California Department of Health Services

This document is a summary of a larger document in english.

SUMMARY : CASE 192-382-01

Raisin pickers were riding bin trailers from the vineyard to the road. These trailers carry bins of raisins and are pulled by tractors. They have narrow platforms for workers to stand on and sort raisins while a tractor slowly pulls the trailer down the row. When the tractor leaves the field, other workers sometimes climb onto the platforms and catch a ride.

After a few hours of work, the platforms get slippery with dirt and raisins. As a raisin picker was riding the bin trailer out of the field, he slipped, and his foot hit a moving tire. The tire pulled his foot into the gap between the tire and the edge of the platform. His leg was crushed. No crew member had been trained in first aid. A co-worker tried to free the leg of the injured worker by backing the trailer up, which might have resulted in further damage to the leg. He spent forty- three days in the hospital while doctors tried to save his leg.

How could this injury have been prevented?

  • Equipment should be designed with safety in mind.
  • Workers should not ride on equipment that is not designed for transport.
  • Employers should not purchase/use equipment that can easily catch a foot or clothing with a tire or moving parts.
  • Every field work team should have a person certified in first aid.
  • Workers and employers should call 911 if someone has a severe injury.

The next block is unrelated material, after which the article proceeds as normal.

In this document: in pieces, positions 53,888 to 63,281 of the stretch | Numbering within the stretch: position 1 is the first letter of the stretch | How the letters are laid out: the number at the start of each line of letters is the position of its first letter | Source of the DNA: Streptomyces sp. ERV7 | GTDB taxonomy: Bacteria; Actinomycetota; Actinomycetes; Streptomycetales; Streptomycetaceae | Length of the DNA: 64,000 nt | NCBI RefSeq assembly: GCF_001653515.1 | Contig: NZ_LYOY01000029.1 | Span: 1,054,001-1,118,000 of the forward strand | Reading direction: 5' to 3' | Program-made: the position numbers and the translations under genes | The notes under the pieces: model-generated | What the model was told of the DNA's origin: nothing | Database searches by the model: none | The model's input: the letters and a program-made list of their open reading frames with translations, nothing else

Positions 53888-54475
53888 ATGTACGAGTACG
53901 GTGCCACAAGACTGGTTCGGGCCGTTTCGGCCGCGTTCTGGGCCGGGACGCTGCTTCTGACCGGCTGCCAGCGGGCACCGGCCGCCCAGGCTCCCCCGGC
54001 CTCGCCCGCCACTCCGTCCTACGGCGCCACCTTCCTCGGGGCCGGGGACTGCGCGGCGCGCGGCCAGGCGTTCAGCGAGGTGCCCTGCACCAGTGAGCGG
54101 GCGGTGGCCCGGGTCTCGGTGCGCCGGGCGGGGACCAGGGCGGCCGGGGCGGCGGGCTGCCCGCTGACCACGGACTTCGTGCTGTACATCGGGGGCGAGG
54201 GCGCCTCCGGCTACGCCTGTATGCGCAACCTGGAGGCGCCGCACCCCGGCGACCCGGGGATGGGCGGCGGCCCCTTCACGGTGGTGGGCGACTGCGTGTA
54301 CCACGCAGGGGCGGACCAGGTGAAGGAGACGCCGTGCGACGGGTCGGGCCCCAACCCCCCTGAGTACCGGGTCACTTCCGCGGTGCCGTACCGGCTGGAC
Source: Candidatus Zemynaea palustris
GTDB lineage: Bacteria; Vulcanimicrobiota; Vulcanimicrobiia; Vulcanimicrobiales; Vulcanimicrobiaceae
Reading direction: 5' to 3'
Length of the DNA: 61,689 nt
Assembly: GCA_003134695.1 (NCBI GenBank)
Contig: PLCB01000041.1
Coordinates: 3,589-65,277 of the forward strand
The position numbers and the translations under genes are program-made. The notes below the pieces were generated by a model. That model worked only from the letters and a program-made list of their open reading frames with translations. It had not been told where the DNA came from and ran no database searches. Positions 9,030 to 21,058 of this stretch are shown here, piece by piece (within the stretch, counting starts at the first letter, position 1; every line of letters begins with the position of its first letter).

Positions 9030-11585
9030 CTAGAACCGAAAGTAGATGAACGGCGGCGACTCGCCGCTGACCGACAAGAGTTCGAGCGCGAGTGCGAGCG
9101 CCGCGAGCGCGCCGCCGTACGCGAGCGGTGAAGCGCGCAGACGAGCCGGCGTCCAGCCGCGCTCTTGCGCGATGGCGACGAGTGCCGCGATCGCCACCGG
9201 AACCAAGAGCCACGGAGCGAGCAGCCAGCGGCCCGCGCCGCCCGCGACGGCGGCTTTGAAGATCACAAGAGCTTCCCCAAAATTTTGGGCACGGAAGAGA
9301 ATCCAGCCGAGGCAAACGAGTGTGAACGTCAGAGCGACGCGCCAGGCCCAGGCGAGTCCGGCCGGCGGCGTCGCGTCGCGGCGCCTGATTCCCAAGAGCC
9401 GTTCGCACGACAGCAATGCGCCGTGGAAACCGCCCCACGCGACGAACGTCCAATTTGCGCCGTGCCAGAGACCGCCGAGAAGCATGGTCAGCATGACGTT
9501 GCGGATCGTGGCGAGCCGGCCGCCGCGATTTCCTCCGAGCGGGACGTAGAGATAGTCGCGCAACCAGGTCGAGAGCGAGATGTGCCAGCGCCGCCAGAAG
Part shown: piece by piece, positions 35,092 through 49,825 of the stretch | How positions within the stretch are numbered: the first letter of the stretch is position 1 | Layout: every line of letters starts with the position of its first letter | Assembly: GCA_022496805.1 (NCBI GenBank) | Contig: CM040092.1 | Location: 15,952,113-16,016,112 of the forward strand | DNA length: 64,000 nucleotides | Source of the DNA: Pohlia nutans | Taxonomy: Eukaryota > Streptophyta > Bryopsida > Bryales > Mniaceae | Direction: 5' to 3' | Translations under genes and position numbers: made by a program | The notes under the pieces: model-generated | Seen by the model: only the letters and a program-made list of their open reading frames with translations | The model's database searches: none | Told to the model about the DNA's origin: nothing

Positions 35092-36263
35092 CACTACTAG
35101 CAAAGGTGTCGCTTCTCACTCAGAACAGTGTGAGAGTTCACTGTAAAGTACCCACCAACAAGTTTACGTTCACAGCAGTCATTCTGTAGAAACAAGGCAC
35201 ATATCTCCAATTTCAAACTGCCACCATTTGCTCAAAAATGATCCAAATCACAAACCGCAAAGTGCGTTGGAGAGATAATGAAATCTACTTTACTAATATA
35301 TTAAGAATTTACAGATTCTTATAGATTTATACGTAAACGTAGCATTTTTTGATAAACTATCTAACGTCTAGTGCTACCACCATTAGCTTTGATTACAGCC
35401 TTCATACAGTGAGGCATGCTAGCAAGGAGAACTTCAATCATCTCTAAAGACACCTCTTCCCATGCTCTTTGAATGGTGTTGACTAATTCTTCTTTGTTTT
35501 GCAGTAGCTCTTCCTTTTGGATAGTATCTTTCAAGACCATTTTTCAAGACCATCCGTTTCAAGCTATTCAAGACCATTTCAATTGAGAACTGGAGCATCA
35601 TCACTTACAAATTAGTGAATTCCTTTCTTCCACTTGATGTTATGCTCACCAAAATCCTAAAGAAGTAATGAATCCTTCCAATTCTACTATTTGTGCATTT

This document, was extracted from a series of the Nurses Using Rural Sentinal Events (NURSE) project, conducted by the California Occupational Health Program of the California Department of Health Services, in conjunction with the National Institute for Occupational Safety and Health. Publication date: January 1993.

The NURSE (Nurses Using Rural Sentinel Events) project is conducted by the California Occupational Health Program of the California Department of Health Services, in conjunction with the National Institute for Occupational Safety and Health. The program's goal is to prevent occupational injuries associated with agriculture. Injuries are reported by hospitals, emergency medical services, clinics, medical examiners, and coroners. Selected cases are followed up by conducting interviews of injured workers, co-workers, employers, and others involved in the incident. An on-site safety investigation is also conducted. These investigations provide detailed information on the worker, the work environment, and the potential risk factors resulting in the injury. Each investigation concludes with specific recommendations designed to prevent injuries, for the use of employers, workers, and others concerned about health and safety in agriculture.

Publication #: CDHS(COHP)-FI-93-005-23

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Reviewed for NASD: 04/2002